INCREASING ENTROPY: HEAT DEATH OR PERPETUAL HARMONIES?
Free (open access)
Volume 4 (2009), Issue 2
83 - 96
Classically, the increase of entropy implies an ineluctable dissipation of energy and materials into what is known as ‘heat death’. A strictly logical take on the Boltzmann entropy reveals, however, that the measure amalgamates order with disorganization. Hence, under some nonequilibrium circumstances, the production of order becomes an inevitable feature of increasing entropy. In particular, perpetual harmonies can emerge from the collapse of nonequilibrium configurations. Data from networks of trophic interactions in real ecosystems reveal a preferred balance between dissipation and order at an approximate ratio of 1:e – a phenomenon that possibly could inform the search for sustainable systems.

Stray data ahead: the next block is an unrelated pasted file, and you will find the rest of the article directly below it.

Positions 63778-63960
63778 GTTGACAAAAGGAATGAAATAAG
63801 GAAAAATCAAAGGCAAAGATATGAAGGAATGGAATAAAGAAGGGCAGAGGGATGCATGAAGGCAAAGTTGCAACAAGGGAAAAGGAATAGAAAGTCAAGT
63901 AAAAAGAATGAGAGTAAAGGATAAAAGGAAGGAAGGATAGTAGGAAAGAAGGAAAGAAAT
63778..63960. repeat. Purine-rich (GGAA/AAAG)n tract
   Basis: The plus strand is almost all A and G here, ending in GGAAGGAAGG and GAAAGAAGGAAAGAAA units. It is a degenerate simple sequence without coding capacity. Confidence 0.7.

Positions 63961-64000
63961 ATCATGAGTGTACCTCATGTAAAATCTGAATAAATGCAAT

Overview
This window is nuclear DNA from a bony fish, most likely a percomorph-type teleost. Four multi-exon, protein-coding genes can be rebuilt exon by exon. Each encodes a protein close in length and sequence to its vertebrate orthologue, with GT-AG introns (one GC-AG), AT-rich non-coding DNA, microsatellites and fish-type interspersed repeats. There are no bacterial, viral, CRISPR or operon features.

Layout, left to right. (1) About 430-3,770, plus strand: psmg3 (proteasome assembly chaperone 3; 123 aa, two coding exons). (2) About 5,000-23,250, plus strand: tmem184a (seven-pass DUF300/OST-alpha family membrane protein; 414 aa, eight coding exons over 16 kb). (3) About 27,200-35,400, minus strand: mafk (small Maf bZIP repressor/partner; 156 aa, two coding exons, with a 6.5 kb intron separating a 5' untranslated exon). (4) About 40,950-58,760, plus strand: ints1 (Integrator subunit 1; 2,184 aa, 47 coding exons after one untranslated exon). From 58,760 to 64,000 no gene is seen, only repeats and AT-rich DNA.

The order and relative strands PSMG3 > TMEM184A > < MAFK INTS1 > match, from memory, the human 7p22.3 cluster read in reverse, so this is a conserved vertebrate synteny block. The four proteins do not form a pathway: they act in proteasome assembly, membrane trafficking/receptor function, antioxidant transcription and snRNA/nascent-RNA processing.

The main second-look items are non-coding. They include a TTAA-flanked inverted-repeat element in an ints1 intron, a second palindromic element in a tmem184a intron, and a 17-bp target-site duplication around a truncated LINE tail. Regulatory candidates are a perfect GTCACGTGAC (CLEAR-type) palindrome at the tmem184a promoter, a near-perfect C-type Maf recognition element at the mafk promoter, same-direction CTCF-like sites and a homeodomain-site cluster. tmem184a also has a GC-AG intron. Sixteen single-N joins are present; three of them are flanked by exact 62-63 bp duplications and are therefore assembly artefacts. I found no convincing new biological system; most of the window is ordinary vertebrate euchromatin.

autocatalysis, complexity, dissipation, dualism, ecosystems, entropy, heat death, indeterminacy, information, monism, nonequilibrium, second law, sustainability, thermodynamics